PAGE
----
Design of mechanical systems
Mechanical engineering is the design, production and use of mechanical systems that control and transform energy.
As a student in mechanical engineering, you will be trained in
- statics, dynamics and vibrations,
- heat transfer and fluid mechanics,
- solid mechanics and biomechanics,
- controls and mechatronics,
- materials science,
- analysis and synthesis of mechanical systems, and
The Mining Option in Mechanical Engineering offers students the opportunity to take six courses, plus complete a mandatory twelve-month internship, within their Mechanical Engineering program, that gives them a focus on topics of relevance to the mining industry.
An "Option" within the College of Engineering is a prescribed set of courses that provides a concentration of specialized training in one particular field of study. Options are approved at the College level but are unique to Departments within the College, consisting of at least 18 credit units, none of which are core courses taken by all students within the Department.
- ME 215: Fluid Mechanics I
The basic principles of fluid mechanics are introduced. A generalised approach to fluid statics is used as an introduction to calculating the forces exerted by fluids on surfaces. Fluid dynamics is approached using a control volume formulation and basic pipe flow is introduced. Potential flow is applied to calculate the velocity and pressure fields over basic shapes.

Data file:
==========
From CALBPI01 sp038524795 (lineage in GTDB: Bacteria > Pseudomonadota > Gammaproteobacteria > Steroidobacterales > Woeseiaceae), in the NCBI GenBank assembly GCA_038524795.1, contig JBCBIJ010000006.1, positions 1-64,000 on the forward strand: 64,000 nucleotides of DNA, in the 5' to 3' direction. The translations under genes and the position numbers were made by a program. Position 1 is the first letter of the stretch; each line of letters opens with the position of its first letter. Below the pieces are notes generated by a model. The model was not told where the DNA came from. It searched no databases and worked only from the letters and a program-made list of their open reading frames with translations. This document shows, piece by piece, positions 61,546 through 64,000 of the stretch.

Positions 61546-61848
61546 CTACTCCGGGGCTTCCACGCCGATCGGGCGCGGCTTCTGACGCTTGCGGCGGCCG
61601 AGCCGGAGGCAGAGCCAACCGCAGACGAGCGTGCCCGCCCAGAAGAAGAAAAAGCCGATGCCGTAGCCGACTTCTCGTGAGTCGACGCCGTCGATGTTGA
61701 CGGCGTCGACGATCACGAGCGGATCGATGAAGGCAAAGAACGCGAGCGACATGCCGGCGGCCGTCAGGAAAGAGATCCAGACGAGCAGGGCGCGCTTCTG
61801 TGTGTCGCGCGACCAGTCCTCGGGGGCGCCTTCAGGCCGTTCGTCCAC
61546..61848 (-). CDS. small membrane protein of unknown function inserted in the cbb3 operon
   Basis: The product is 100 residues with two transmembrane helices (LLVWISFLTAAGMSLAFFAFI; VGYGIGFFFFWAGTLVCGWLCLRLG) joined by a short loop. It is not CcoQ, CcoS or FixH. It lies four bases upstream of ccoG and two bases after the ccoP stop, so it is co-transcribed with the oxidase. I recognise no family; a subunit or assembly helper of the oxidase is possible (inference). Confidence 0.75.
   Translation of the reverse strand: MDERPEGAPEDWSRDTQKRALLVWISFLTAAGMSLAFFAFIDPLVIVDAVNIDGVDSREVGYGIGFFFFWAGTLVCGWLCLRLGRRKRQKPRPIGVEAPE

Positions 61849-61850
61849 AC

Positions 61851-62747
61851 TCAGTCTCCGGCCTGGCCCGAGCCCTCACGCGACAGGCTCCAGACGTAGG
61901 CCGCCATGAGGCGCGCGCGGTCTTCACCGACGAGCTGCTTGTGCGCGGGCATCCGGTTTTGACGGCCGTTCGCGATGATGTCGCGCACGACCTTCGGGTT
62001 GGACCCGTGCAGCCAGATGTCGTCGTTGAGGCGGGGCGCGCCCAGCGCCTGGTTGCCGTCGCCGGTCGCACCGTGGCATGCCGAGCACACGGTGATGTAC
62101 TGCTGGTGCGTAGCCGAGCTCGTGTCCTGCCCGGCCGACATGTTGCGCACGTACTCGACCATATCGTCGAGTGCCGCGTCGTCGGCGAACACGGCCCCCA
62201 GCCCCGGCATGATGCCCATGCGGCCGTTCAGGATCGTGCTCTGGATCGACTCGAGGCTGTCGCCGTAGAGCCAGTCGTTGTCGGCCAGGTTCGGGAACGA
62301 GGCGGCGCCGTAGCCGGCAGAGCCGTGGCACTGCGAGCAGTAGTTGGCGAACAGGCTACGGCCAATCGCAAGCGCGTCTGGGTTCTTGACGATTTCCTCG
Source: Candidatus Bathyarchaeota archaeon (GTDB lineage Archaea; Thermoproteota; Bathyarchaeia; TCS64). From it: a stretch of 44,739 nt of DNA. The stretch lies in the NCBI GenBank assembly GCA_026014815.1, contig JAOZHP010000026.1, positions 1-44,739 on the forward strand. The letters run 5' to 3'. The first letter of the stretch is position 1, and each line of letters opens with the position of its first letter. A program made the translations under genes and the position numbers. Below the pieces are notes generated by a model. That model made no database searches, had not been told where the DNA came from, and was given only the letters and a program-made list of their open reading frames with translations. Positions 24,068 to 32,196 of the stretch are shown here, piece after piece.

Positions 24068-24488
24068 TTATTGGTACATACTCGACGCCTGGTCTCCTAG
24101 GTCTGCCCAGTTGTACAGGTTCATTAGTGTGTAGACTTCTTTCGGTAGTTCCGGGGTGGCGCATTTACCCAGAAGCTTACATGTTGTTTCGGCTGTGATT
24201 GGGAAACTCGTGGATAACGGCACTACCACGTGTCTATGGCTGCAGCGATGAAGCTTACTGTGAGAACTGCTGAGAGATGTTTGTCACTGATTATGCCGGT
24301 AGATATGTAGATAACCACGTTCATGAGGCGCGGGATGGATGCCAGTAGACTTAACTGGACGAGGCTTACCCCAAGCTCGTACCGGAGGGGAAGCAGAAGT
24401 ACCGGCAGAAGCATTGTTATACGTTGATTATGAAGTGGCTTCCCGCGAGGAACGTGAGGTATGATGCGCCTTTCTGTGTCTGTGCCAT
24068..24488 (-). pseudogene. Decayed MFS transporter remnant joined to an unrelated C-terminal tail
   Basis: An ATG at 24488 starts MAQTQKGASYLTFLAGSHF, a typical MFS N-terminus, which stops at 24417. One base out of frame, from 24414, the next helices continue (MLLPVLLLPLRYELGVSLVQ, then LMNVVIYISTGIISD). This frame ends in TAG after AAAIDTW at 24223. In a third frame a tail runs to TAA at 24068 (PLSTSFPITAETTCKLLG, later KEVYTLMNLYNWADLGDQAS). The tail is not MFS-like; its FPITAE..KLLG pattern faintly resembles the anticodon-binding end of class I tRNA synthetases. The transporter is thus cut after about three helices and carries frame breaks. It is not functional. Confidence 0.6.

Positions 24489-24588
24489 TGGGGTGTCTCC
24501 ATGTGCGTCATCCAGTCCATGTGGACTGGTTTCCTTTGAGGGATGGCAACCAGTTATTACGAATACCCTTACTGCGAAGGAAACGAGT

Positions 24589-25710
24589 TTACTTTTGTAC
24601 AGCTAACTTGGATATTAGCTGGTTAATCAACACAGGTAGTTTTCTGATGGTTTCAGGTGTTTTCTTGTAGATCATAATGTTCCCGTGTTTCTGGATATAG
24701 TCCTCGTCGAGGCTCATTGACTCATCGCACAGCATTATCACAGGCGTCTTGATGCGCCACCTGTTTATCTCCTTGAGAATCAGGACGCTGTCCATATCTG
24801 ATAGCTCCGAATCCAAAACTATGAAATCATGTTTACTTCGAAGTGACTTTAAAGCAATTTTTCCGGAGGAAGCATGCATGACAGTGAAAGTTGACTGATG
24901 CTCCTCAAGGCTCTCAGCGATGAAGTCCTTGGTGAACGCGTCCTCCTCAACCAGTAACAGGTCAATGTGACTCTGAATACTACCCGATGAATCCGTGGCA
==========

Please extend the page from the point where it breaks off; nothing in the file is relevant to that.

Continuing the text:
- ME 314: Machine Design I
Deals with various machine design fundamentals and the use of integrated design software. Design for fatigue and consideration of fracture mechanics is emphasized. Topics include: the selection of fasteners, rolling element bearings, V-belts and roller chains and the design of coil and leaf springs, spur gears, clutches and brakes.
- ME 471: Introduction to Aerodynamics
This course is an introduction to aerodynamics which explores the lift and drag performance of airfoils. Potential flow is used to develop the theory of flow over airfoils and wings, using both classical and numerical - e.g. vortex panel - methods. Boundary layer theory is used to explain the role of viscosity and the potential flow of seperation. Numerical models are used to predict skin friction values. Finally, the development of shock waves for supersonic conditions is considered.
The mechanical engineering profession offers a wide variety of career paths, including opportunities in the following:
- designing and manufacturing vehicles, from automobiles to spacecraft
- designing and developing advanced renewable energy systems like wind turbines and solar collectors
- designing mechanical devices for biomedical applications
- working in all aspects of the energy supply and delivery systems: power generation, pipelines, and petroleum production
- designing heating, ventilating, air conditioning and building envelopes for efficient energy use
- designing and controlling robotic systems
Today’s mechanical engineers typically work in large multi-disciplinary teams. As skilled problem-solvers, they combine an in-depth understanding of physics, chemistry and mathematics with applied engineering science and the art of design.
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